The Friends of Haddon Wood

Everything interesting we can think of about Alhampton's community woodland. To leave a comment on a post, click on its title and scroll down…


February 2014 – latest happenings and date for the FHW AGM

If you’re a Friend and on Hilly’s circulation list, you may have seen this already, but I thought it worth posting for the record.

Hi all

A quick update and an advance date for your diary.

The AGM will be on Thursday 15 May at 7pm.  I’ll send out a reminder nearer the time when I’ll be asking you to confirm whether or not you’re coming so we can sort out a suitable venue, hopefully at no cost.

The committee’s still working with the WT to sort out the pond, as the costings are coming in much higher than anticipated.  We think we have a solution and we’re waiting for the go-ahead; don’t expect to see any work before the ground dries out considerably!  Probably April, we’re advised.  We’d hoped to have this sorted out in the autumn but Jon’s departure and some bureaucracy got in the way…!

HW blog LogoFriends of Haddon Wood now have a logo, and you’ll see it when we put up some notices asking people to clear up after their dogs.  It’s great that we now have quite a lot of people regularly walking there, and as we’d all like to enjoy it, please remember poo bags if you bring your dog.  We have no bins for disposal, so you’ll need to take them away.

Despite the weather, last weekend the committee managed to get out and clear the remaining fallen trees at the top of the hill, as well as re-staking a surprising number of the latest planting.  The high winds have meant that a lot of the new trees have been blown over, some of them completely.  If you’re inclined to do some helping out, feel free to take your lump hammer and straighten them up and hammer the stakes in – we’ve found that simply pushing them in by hand doesn’t give them enough purchase to stay up in the next strong wind.  You’ll see that some tree guards in field 3 (bordered by the road and Jacob’s Lane) have yellow spots and have been angled sideways.  Please leave these as the contractors have done this to indicate trees which have failed and need replacing.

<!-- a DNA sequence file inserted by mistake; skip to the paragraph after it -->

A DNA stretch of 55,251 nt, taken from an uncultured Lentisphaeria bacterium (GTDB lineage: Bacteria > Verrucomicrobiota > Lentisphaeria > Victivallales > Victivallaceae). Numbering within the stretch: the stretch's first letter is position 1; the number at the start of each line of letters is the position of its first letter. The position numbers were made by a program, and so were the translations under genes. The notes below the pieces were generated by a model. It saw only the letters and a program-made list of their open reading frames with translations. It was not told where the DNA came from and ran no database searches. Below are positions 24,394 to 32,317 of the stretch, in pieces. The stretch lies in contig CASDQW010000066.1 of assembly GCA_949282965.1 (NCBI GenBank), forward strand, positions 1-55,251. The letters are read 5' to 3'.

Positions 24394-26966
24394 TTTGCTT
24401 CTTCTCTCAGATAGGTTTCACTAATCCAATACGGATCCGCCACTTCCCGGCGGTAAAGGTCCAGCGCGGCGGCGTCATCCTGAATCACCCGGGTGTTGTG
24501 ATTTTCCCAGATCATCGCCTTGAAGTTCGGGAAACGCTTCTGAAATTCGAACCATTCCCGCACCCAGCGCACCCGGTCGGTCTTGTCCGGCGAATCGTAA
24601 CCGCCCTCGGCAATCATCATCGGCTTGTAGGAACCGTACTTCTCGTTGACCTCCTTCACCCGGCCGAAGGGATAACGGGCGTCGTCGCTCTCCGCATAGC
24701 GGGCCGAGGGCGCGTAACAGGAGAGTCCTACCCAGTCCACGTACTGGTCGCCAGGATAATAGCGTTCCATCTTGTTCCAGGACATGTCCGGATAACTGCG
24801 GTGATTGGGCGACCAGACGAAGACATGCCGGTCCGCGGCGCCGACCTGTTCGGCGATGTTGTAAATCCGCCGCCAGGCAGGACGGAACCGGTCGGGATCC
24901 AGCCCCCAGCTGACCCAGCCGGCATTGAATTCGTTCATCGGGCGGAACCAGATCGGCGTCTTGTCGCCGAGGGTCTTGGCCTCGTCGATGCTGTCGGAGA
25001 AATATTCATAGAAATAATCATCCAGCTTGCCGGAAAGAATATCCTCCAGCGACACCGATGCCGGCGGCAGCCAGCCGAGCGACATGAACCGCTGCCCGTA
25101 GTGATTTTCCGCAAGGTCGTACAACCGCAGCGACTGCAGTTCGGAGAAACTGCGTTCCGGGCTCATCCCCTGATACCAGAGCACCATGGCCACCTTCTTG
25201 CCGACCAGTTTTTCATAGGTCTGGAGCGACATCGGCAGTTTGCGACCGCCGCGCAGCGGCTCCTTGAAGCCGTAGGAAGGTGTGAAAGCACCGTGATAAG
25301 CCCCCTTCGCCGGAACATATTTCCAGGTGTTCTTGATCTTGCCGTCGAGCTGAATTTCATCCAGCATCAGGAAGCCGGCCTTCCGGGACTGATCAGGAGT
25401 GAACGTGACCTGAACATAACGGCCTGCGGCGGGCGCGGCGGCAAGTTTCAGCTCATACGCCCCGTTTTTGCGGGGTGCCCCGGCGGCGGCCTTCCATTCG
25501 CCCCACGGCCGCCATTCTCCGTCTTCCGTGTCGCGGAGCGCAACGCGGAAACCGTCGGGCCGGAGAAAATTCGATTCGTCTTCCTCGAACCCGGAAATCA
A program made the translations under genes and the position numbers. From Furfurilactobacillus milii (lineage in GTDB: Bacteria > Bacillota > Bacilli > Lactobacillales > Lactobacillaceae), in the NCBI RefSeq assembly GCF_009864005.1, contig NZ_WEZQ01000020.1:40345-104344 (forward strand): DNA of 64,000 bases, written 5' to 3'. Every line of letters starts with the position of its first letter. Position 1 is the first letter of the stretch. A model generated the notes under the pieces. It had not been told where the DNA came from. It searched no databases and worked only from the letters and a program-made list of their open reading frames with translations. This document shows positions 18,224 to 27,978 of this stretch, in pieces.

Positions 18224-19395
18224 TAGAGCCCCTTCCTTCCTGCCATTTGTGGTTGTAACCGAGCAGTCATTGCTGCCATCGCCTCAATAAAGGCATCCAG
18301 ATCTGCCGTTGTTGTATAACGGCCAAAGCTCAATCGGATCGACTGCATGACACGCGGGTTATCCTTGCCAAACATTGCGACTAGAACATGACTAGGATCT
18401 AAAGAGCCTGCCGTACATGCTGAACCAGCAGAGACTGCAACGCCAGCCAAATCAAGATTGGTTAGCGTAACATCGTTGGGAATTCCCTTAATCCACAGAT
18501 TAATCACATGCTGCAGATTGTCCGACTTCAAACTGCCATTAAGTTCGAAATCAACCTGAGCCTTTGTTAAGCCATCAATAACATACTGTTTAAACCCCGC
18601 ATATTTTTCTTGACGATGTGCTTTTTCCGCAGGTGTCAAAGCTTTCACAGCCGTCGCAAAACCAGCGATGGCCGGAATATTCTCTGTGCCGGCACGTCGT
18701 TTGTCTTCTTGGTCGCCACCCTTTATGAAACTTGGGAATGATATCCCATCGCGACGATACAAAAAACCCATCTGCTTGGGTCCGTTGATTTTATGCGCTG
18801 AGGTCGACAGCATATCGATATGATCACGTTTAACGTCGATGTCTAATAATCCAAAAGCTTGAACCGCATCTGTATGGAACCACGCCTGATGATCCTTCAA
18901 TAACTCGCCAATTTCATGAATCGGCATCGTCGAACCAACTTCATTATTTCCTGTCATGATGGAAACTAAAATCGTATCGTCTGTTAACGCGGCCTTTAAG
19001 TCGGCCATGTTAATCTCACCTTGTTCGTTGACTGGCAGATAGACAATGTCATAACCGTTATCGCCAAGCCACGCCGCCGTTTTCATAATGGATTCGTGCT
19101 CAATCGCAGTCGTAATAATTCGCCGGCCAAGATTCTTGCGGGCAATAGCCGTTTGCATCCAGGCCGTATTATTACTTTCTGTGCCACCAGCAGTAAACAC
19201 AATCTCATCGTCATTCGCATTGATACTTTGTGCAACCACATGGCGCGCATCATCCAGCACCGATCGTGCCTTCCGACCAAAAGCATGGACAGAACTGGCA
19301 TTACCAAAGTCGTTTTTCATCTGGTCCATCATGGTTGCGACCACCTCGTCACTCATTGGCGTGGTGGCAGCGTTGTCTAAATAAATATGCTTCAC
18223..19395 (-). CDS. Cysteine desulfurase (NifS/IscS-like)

We’ve reminded the WT that there should be a kissing gate by the tin tabernacle; we met with Tim Russell, the new manager, on Friday, and he’s going to take this up with the contractors.  We’ve also got plans for improvements to some of the field entrances and informal gaps through hedges, so watch this space.  ………………………………………………………………….. there’s a great picture at the top of the latest blog entry (which also shows the angled tree tubes!) which is about the (almost) final planting by the contractors.  They’re still holding about 200 trees which can’t be planted until the pond’s dug.  And do please comment if you visit the blog – it would be good to know that it’s of interest.


So, there you have it – couldn’t have put it better myself…

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Final major planting, December 2013

So, after the community planting days in November, it was the contractors’ turn, this time to finish the job …barring the odd replacement and a few tweaks here and there. December already – though it still feels like early Autumn and pretty much perfect planting conditions which, in my opinion, constitutes any type of weather that doesn’t involve either waders or danger of frostbite. Not only was it the final push, but someone else was going to be planting the remaining 6,000 odd whips, so double bonus. All the rest of us had to do was stroll around with the dogs, admiring someone else’s work, which we did and here, in no particular order, is the result.